“My 20s were very much about hardcore being in the kitchen, learning how to cook: my 30s have been about Mattie, and running my business – so my 40s, I do see being more about a larger purpose. I’m going to try putting more energy into that over the coming years.” And what would he say to himself at the start of his gelato journey, ten years ago, with all this ahead of him? Jack laughs, quietly: “I’d probably tell myself not to do it – if I’d known what I was in for, I probably wouldn’t have done it.” He smiles: “But now, I’m glad that I did.”
Regular visitors to Jack’s Gelato will have spotted that his plastic spoons are a thing of the past: replaced with smooth bamboo sticks for tastes and cup-based ices. “That’s taken years,” he says. “I hate those normal wooden spoons, made out of birch – they’ve got a texture on the tongue, they taste of wood – they’re just horrible. So that wasn’t an option. Bioplastic wasn’t an option either: we looked into it and it needs to be processed properly, it’s not compostable like a lemon peel is – and Cambridge doesn’t have those facilities yet.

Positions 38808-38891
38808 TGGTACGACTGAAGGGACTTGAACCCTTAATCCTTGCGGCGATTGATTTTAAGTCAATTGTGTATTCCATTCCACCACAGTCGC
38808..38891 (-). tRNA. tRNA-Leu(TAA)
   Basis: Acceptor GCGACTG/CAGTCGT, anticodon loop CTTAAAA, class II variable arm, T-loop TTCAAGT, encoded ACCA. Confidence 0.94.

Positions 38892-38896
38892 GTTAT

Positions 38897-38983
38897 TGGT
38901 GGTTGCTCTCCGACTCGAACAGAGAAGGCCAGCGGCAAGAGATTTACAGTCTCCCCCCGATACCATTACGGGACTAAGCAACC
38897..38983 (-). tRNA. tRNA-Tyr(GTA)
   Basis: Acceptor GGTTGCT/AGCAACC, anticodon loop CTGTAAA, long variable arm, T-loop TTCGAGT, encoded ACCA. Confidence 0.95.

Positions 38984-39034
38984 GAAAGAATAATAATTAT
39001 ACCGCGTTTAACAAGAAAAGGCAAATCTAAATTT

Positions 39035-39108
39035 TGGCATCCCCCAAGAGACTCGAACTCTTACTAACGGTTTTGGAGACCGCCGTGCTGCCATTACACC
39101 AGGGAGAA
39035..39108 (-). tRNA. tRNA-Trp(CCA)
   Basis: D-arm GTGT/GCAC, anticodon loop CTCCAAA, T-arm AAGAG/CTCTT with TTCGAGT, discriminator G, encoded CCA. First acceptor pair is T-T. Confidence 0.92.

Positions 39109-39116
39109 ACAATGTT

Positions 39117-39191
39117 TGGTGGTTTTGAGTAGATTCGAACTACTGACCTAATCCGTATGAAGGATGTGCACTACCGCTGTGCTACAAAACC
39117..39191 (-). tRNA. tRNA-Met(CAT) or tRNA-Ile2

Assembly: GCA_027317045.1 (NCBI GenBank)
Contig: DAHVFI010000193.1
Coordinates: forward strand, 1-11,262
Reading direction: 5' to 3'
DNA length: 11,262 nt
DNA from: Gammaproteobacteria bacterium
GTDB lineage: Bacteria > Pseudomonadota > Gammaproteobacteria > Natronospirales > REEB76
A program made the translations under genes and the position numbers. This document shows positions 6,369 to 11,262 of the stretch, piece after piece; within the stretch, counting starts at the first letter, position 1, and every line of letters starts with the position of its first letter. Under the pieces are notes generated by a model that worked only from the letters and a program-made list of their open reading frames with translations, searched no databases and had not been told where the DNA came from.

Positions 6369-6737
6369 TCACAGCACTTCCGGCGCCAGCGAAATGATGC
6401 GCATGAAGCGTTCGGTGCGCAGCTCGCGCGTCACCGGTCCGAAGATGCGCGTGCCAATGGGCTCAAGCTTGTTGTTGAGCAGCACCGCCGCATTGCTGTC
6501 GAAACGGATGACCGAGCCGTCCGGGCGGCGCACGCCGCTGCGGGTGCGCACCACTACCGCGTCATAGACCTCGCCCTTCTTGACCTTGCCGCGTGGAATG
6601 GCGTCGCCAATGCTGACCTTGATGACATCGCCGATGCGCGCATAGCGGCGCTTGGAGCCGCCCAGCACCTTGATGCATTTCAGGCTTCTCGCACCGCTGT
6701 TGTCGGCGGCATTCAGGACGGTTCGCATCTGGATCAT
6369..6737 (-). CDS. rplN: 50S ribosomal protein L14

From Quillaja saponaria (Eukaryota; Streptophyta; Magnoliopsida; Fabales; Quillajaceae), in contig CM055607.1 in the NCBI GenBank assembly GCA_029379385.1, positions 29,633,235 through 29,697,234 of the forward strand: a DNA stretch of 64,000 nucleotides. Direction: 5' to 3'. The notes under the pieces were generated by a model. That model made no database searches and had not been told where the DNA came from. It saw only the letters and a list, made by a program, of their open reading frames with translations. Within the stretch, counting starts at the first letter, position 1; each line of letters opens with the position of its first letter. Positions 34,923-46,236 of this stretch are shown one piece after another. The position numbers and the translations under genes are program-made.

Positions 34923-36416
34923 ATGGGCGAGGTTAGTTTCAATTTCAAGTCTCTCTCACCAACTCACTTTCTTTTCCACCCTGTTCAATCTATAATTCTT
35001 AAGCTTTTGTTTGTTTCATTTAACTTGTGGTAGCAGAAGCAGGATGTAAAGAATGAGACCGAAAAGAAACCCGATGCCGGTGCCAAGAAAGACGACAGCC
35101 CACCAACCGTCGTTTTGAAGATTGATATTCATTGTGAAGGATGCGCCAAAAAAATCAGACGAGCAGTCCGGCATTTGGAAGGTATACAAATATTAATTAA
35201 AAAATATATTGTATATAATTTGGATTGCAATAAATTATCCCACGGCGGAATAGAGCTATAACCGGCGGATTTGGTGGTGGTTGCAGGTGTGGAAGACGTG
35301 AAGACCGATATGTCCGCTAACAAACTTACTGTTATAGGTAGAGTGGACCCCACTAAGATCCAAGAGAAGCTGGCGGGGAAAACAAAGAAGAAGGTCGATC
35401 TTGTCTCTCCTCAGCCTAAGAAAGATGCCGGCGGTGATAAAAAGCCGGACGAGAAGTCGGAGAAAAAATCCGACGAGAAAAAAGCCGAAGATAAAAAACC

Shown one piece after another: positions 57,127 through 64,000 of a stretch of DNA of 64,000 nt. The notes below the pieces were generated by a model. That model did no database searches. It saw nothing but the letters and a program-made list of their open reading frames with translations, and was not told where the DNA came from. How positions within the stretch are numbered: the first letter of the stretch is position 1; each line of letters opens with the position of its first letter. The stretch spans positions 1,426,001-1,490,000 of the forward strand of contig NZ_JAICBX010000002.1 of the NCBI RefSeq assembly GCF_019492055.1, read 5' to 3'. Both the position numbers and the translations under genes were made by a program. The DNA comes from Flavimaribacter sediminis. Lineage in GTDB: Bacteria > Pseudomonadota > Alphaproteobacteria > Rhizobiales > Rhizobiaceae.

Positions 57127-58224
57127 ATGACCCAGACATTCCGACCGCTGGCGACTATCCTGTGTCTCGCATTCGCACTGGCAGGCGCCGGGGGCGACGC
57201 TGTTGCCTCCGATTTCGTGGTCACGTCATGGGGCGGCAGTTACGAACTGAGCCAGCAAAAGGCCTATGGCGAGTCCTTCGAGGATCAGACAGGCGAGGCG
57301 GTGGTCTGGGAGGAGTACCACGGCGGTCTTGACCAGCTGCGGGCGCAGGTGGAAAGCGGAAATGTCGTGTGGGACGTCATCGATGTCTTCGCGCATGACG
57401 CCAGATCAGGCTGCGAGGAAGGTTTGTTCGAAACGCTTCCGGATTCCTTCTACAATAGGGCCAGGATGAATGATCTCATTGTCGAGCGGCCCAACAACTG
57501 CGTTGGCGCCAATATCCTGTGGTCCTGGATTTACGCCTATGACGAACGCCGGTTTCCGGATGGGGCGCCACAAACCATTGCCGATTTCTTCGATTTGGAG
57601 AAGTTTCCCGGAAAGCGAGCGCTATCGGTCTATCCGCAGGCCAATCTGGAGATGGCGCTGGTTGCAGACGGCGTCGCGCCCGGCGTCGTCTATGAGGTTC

“So we got these bamboo ones, which are smooth and tasteless – but we had to get them custom made, and buy half a million of them, which is about 20 years’ worth. It took a while, but we did it, and now they’re all in my attic,” he laughs. “The amount of time, effort and investment in one tiny little aspect of the business – we don’t bang the drum about it, but we do it because it’s the right thing to do.”
Jack’s Gelato globe
Jack keeps a list of international gelateries of note on his Google Maps: if you’re headed off to foreign climes and ask nicely next time you’re in his shop for a scoop, he might just give you some recommendations…
Pica in Rome
Fata Morgana in Rome
San Stefano in Bologna
Gelupo in London: “Their white truffle is insane.”
Gelato Messina in Australia: “They’ve got their own dairy farm, they’re going back to basics and doing some seriously amazing stuff.”